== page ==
Friday, August 13, 2010

The Moral Compass in Writing

"Morality is a hindrance. We limit ourselves because of our perception of social norms, of believing in fair play. The greatest magicians are those who are willing to accept the consequences of their actions. They do not believe in accidents, in randomness. They believe that they are forever at the center of their existence, in control of their fate." The Red Queen, ENCHANTRESS ON THE EDGE (M Cid D'Angelo)

It was Machiavelli who illustrated well the philosophy of unreserved action without troubling oneself over consequences. He argued that the Prince should show no mercy when applying his will; that he should accept everything that he does and desire as so long as the Prince understands and accepts the consequences of his actions.

In this argument, morality is abstract; it is but a quaint invention of human society. Nature is cruel, but not cruel by intention if by design. Social animals and insects rarely thrust their individual needs before the group; their instincts hardwired into their behavior for the good of the hive, pride, what-have-you. These social structures in nature become one unit, acting at the will of what that society deems necessary to survive.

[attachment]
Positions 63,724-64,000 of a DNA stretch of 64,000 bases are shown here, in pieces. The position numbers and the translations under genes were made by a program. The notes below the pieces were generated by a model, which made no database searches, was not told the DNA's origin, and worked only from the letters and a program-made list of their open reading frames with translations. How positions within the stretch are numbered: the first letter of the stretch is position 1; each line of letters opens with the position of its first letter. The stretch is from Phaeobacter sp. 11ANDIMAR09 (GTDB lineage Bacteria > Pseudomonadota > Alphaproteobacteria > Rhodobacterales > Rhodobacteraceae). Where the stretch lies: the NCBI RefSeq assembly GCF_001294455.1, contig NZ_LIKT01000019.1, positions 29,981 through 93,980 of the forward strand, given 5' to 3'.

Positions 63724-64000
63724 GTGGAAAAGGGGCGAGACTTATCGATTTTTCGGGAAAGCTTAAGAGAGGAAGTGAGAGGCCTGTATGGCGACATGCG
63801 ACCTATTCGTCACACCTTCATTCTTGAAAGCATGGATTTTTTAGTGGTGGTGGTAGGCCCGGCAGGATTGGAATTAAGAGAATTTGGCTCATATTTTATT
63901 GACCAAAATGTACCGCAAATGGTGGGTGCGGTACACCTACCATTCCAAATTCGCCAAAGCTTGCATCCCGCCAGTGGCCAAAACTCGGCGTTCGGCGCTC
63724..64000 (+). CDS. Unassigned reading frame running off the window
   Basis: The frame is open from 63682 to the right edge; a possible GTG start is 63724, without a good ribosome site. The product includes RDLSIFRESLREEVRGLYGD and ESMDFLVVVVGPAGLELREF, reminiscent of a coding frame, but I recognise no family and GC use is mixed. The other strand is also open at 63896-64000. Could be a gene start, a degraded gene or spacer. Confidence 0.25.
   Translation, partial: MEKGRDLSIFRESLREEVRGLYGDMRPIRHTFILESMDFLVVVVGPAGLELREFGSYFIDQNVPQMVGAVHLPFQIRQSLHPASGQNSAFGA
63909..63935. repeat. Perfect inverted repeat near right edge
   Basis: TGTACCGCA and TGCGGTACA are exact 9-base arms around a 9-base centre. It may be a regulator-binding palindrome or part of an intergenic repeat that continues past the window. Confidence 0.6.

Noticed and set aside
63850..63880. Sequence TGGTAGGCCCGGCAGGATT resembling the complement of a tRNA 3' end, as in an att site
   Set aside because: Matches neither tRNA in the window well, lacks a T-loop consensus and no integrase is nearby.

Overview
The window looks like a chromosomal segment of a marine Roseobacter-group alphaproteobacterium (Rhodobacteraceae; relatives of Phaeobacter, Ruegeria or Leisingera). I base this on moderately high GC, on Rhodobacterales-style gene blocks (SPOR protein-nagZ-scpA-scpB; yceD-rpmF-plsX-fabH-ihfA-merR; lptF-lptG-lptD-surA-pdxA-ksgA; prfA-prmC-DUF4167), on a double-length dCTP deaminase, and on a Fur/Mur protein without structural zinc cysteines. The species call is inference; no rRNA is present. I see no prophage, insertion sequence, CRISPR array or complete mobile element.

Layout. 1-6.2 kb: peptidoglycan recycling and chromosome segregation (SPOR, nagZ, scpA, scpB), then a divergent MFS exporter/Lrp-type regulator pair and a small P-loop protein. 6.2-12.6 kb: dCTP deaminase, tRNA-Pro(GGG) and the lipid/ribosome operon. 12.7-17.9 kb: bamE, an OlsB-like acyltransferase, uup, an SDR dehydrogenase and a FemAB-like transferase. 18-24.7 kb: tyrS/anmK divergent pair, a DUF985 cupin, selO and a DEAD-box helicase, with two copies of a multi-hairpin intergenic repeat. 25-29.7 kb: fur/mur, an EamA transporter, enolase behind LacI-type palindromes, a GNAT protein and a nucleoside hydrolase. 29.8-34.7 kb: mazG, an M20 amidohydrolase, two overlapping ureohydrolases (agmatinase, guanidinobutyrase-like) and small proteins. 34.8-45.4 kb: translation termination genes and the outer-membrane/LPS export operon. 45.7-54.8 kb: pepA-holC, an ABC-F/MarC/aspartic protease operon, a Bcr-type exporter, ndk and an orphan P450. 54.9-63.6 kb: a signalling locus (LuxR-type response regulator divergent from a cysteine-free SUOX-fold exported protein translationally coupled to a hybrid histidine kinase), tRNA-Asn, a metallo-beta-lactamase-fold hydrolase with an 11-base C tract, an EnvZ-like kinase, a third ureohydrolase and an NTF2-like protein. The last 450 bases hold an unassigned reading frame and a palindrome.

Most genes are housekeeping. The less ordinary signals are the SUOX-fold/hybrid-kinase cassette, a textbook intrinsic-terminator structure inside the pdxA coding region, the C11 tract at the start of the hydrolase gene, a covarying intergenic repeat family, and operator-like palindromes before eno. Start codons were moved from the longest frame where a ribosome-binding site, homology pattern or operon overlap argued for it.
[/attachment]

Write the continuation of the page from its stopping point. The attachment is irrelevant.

Human beings are individualistic social animals. We perceive ourselves with self-identity, yet, we also desire the survival tactic of being stronger en masse. The self-identity then becomes a random factor in what would be a true communistic society if everyone shared the same ideals and goals. We have those who show a great deal of altruism instead of selfish pursuits; we have humanitarians and murderers.